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Prestigious benefit horse show is largely a family affair

September 10, 1987|GERALD FARIS

Marian Scharffenberger's first volunteer job at the Portuguese Bend National Horse Show 20 years ago was making hamburgers and carrying coffee. This year, the Rolling Hills resident is on the committee that schedules show events.

Her husband and all six of their children, now grown, also have gotten involved in the show and that kind of participation is not unusual. For 30 years the show has been put on mostly by volunteers, including some entire families.

At this year's edition of the charity event, scheduled for this weekend at the Empty Saddle Club in Rolling Hills Estates--Scharffenberger's son, Jim, will be the on-duty physician.

Donna Kazarian of Rolling Hills, who was chairman of the show in 1976, has four grown sons who, as high school and college students, worked on the ring crew setting up horse jumps for the competitors--and putting them back together when they were knocked down. This year, she said, two of them will still be involved: Ken driving a water truck and Dan helping with the sound system.

A total of 40 families--all from the Peninsula except for one from Manhattan Beach--help put on the show, which started as a local attraction in 1957, but has grown into a nationally known competition for well-trained young riders, many with Olympic ambitions. Although most are from Southern California, there also are competitors from Northern California and Arizona.

Over the years, the show has raised more than $1.5 million for Childrens Hospital of Los Angeles, and in the process has become a major event on the Peninsula.

"We work like dogs to turn the Empty Saddle Club into a country fair atmosphere, with clowns, food, drinks, ponies, puppets, story-tellers and a show," said Carole Diestel, chairwoman of this year's event, who said there is a committee for everything--"even a potty patrol."

While planning for the next show begins when the previous one ends, the real crunch comes in the last few weeks as entries have to be scheduled, program ads sold, tents and other equipment rented, bleachers put up and food and entertainment organized. At a recent work weekend, the Empty Saddle club was spruced up. On show days, there is traffic to direct and T-shirts to sell.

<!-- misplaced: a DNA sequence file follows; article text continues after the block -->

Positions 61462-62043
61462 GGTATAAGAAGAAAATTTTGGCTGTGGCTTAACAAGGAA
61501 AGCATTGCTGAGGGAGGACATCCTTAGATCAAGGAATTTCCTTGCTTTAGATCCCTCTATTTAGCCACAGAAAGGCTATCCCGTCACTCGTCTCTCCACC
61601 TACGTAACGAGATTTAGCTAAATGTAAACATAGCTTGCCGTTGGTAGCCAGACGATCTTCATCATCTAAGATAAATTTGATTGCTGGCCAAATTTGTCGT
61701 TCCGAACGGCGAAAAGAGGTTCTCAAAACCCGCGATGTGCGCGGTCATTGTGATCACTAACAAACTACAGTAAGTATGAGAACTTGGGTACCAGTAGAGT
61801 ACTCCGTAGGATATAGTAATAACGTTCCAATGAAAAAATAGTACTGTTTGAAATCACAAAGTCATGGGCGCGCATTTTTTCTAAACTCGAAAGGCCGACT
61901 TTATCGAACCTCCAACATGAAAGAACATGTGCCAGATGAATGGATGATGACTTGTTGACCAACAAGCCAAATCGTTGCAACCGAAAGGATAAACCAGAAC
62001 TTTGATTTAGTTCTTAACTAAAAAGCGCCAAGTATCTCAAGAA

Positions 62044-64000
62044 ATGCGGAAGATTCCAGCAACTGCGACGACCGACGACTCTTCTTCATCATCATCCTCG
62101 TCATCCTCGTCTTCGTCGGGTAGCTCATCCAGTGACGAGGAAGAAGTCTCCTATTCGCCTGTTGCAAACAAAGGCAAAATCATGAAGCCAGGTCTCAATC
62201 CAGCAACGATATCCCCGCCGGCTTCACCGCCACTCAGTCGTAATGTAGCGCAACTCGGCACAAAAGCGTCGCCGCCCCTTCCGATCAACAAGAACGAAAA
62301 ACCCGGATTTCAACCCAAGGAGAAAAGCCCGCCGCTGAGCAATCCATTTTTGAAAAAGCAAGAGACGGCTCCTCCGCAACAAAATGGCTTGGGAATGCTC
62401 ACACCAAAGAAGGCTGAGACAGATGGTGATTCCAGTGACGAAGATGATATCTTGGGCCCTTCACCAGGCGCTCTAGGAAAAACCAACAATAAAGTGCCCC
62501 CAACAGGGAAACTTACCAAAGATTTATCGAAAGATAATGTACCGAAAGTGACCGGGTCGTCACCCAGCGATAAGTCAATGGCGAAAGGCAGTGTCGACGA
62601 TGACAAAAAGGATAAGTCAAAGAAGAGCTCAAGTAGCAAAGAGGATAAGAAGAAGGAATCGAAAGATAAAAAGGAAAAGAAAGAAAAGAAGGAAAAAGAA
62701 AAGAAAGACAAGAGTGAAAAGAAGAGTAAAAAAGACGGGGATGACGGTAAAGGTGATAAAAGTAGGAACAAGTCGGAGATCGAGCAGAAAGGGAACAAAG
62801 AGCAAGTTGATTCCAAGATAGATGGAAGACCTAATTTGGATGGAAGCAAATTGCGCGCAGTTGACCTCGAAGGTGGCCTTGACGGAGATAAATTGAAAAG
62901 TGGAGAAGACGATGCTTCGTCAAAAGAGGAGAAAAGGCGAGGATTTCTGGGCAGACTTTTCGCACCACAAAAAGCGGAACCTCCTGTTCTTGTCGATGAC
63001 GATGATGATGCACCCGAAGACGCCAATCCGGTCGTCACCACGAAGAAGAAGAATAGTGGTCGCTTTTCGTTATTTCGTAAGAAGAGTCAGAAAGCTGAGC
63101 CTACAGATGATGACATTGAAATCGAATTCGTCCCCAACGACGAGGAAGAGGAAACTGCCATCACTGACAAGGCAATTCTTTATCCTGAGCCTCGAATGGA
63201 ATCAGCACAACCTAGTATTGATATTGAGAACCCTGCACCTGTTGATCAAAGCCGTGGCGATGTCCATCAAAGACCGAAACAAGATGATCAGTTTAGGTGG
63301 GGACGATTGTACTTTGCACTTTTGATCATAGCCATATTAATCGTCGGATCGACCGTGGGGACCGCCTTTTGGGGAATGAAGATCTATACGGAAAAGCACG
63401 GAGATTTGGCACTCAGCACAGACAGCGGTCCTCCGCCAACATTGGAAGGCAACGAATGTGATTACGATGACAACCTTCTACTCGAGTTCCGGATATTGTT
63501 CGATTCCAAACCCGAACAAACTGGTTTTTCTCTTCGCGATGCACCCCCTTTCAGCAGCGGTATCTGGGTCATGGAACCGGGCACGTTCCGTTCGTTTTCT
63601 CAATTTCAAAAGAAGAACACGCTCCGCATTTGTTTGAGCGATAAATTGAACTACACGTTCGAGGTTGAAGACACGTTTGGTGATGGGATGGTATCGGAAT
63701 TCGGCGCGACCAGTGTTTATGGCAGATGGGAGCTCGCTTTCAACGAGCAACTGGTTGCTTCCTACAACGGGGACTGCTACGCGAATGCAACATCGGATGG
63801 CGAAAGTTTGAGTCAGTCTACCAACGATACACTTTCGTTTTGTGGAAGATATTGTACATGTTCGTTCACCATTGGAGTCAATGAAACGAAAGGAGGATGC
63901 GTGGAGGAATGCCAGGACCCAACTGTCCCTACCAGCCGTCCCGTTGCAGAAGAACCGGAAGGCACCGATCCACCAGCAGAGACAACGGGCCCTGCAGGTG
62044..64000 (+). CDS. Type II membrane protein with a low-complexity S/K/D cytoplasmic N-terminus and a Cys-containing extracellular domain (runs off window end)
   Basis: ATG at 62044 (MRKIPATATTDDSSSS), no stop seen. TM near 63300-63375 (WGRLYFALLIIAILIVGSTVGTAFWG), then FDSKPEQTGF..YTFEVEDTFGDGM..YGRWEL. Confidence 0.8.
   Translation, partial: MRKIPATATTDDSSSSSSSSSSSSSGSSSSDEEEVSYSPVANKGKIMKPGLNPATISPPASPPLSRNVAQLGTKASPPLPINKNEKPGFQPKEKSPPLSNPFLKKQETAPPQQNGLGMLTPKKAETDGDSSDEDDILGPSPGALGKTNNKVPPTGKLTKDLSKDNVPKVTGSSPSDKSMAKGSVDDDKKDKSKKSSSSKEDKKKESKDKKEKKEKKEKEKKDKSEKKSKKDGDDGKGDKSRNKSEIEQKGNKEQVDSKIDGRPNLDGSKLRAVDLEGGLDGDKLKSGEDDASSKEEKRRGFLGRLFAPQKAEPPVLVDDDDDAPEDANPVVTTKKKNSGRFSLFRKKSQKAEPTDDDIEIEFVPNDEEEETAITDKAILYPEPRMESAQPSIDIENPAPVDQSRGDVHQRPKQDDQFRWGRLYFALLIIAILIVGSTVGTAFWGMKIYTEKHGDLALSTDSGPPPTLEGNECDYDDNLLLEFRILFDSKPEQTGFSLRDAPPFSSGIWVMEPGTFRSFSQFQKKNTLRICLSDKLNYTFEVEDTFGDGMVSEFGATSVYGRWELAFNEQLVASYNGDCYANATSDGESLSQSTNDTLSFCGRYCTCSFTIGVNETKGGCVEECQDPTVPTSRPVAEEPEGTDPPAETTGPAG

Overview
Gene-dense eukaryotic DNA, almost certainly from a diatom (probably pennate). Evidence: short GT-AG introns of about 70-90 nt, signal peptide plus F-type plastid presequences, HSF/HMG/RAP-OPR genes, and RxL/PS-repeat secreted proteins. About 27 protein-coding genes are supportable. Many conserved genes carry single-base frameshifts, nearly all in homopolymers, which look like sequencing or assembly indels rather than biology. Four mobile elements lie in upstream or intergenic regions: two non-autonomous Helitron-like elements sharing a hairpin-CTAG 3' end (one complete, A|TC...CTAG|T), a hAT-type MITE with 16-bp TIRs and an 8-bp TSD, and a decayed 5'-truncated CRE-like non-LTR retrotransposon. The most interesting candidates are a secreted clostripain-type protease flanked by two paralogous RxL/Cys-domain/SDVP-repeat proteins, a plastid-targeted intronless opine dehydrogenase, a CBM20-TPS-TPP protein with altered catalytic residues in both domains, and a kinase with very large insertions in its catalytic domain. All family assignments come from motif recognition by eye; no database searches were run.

Through donations and program advertising, individuals and companies underwrite the show's costs, which are expected to be $100,000 this year.

The prizes also reflect the community. Ten years ago, N. E. Gibson, a Peninsula resident, donated a $2,500 prize for jumpers that bears his name. There is a perpetual trophy given by Andrew D. Shaw, who recently moved from the Peninsula. Penelope's Big Jump, named after the show's horse-head logo, is a contest for high-jumping horses in which the riders wear costumes and the winner gets $500.

Robin Serfass, a professional horse show manager who is doing the Portuguese Bend show for the first time this year, said the show compares to the Flintridge show that will be held later this month in the San Gabriel Valley.

"It is one of the nicest," she said. "It is primarily juniors and amateurs and is only three days, so it is not as big in number as some, such as the Del Mar National, which gets 600 entries. It is a small, very intimate, very prestigious horse show."

There will be 150 entries this year, many in the English-style hunter and jumper categories for thoroughbreds, although a day of Western events will include roping, penning and cutting horses. Events start at 8 a.m. all three days. Admission is free on Friday, $3 on Saturday and $4 on Sunday.

There has been a sharp jump in entries because the Portuguese Bend show won this year's medal finals of the Pacific Coast Horse Shows Assn. for riders aged 14 and under. Serfass said it is one of the 10 most important medal finals on the West Coast. Riders are judged on their form and harmony with the horse as they jump eight fences at a height of 3 feet 3 inches.

"It won this medal because it has a reputation as a quality charity show," Serfass said. "The ladies decorate the grounds and do a lot of touches that other shows do not do."

The horse show began because the hospital's Peninsula Committee needed a popular fund-raiser. It took its name from the Mediterranean ambiance of the white stucco Portuguese Bend Riding Club, where the show was held until a landslide in 1978 made the road too hazardous.

There was concern that the show might lose money, but it earned $8,500 for the hospital in 1957 and got bigger every year as the Peninsula's population and the show's popularity among equestrians grew, recalls Betty Learned of Palos Verdes Estates. She was committee president for the first few years of the show.

"A lot of people have horses and are interested in riding," she said. "Our timing was right."

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